Idaho woman forced to fly to California for surgery with no room at local hospitals
Chelsea Titus lives in Boise with her husband, daughter and a labradoodle named Winston.
They moved here from California 10 years ago and she says their quality of life has gotten so much better.
“It’s such a beautiful place,” Titus said. “We can go do recreation and sports and we camped 20 times this summer.”
But earlier this month, Titus, who's 40, had a flare-up of endometriosis – and the pain is severe.
“Sometimes it feels like I am in active labor,” she said.
Endometriosis affects millions of women in the United States. It’s a condition where tissue that typically grows inside the uterus also grows outside of it. It can lead to ovarian cysts, internal scar tissue and sometimes cancer.
The initial medication Titus received didn't help and she reached out to her on-call doctor.
“He said, ‘If the hospitals weren’t in the situation they were in, I would have you in for surgery today.’”
State health officials recently authorized crisis standards of care for hospitals statewide to handle the crush of COVID-19 patients – nearly all of them unvaccinated.
Dr. Jim Souza, chief physician executive at St. Luke’s, was one of several hospital executives who spoke about the decision that day.
He described the hospital’s typical high standards of care as the net that allows doctors to perform high-wire medical acts every day.
But now, “The net is gone and the people will fall from the wire,” Souza said.
“We’ve now stopped surgical procedures that can be reasonably expected to be associated with a significant risk of permanent disability or pathology.”
That could be not operating on a broken bone or doing a routine knee surgery.
But it also includes more serious conditions.
“As cancer clinicians, we’re really frustrated,” said Dr. Dan Zuckerman, medical director for St. Luke’s Cancer Institute.
Zuckerman said they’ve delayed surgery for some breast cancers that can likely be kept at an early and treatable stage with hormones.
“There’s just no guarantees with that and there will still be some cancers that biologically may break through,” he said.
Zuckerman now spends half his day at the hospital to help his overloaded colleagues and said he can only see half as many patients at the clinic. He blames the situation on those who choose not to get vaccinated.
“People through no fault of their own may be suffering poorer cancer outcomes because of the choices of others. I’m just going to say that.”
Across town at Saint Alphonsus, another oncologist, Dr. Scott Pierson, said they haven’t had to postpone any surgeries – yet.
But standard cancer screenings, like colonoscopies, have been pushed back.
“We’re already a state that, if you look at the statistics, lags in screening testing,” Pierson said.
Federal data show Idaho women are the least likely to get a pap smear in the country. The state ranks 49th in women over 40 getting a mammogram, though Idahoans are more likely than the average American to get a colonoscopy.
Pierson said pulmonologists are the ones who usually perform lung biopsies at Saint Alphonsus, for example, but they’re swamped right now trying to treat severe cases of COVID-19.
“Because much more of their time is tied up taking care of the ICU patients, there’s less time for them to be available to do these biopsies,” he said.
While Treasure Valley hospitals are bursting with COVID-19 patients, they’ve also had a surge in demand from people who delayed care during the pandemic.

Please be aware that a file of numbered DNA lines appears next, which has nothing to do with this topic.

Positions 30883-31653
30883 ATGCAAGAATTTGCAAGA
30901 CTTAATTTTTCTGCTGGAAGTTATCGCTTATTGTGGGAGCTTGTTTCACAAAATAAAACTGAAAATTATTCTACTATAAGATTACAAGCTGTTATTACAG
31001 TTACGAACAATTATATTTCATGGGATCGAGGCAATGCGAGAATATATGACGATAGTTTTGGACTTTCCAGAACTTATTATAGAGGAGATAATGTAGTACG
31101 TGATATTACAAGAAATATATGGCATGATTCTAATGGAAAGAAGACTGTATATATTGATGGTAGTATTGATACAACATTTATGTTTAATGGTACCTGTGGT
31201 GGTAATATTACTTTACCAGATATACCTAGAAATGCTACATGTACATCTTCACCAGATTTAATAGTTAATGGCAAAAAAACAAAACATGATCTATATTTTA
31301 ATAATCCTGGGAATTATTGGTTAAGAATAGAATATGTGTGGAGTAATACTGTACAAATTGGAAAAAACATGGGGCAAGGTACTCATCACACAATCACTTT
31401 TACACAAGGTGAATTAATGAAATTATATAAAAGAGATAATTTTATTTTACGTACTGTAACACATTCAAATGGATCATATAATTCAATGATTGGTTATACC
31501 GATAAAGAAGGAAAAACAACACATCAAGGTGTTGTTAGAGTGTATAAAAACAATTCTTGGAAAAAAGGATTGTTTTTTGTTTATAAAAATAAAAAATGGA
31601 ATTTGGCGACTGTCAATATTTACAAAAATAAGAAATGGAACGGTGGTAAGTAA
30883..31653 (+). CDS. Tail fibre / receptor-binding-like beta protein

Both Pierson and Zuckerman said they’ve seen more advanced cancers than usual that could’ve been caught earlier.
Zuckerman, who specializes in gastrointestinal oncology, said stage 1 colon cancer has a 95% survival rate. If a colonoscopy is skipped or delayed, and the cancer progresses to stage 3, he said it’s still survivable.
“But now the survival rate requires six months of chemotherapy, which can be highly toxic, can be dangerous in and of itself, and then the survival rate is down to 50 or 60%.”
Pierson said he's suggested patients might want to think about taking a less intensive form of chemotherapy so they're less likely to need a hospital bed if complications arise.
Meanwhile, the immense pain Chelsea Titus felt from her endometriosis was overwhelming and she said she couldn’t get surgery to remove her one remaining ovary anywhere in Boise.
Her brother took the extraordinary step of chartering a private plane to take her to the Bay Area in California for treatment.
“I guess I could’ve flown commercially, but it would’ve been really hard and embarrassing because I was, like, screaming in pain,” she said.
After landing, Titus went to an emergency room, an urgent care clinic and talked to multiple doctors before finding a surgeon in her insurance network with an open calendar. The procedure is scheduled for Sept. 29.
The flights, hotel rooms and a rental car for her stay in California add up to thousands of dollars out of pocket, all for a surgery she could’ve had at a hospital just a few minutes-drive from her home in normal times.
Those costs could increase if doctors discover the endometriosis has spread to her other organs. That would require a more invasive surgery, meaning a lengthier hospital stay and a longer recovery period with follow-up appointments.
It’s something she recognizes she’s privileged enough to afford.
“It breaks my heart that most in Idaho don’t have the ability to do that,” Titus said.
The situation has left her questioning just how much her friends and neighbors who have refused to wear masks or get the vaccine really care about the community – and whether she has any place here anymore.
“My husband and I used to say, ‘We’re never leaving Idaho.’ We love it here, it’s an amazing place to live and we’ve been looking at real estate in other states because this just isn’t ok.”
Follow James Dawson on Twitter @RadioDawson for more local news.
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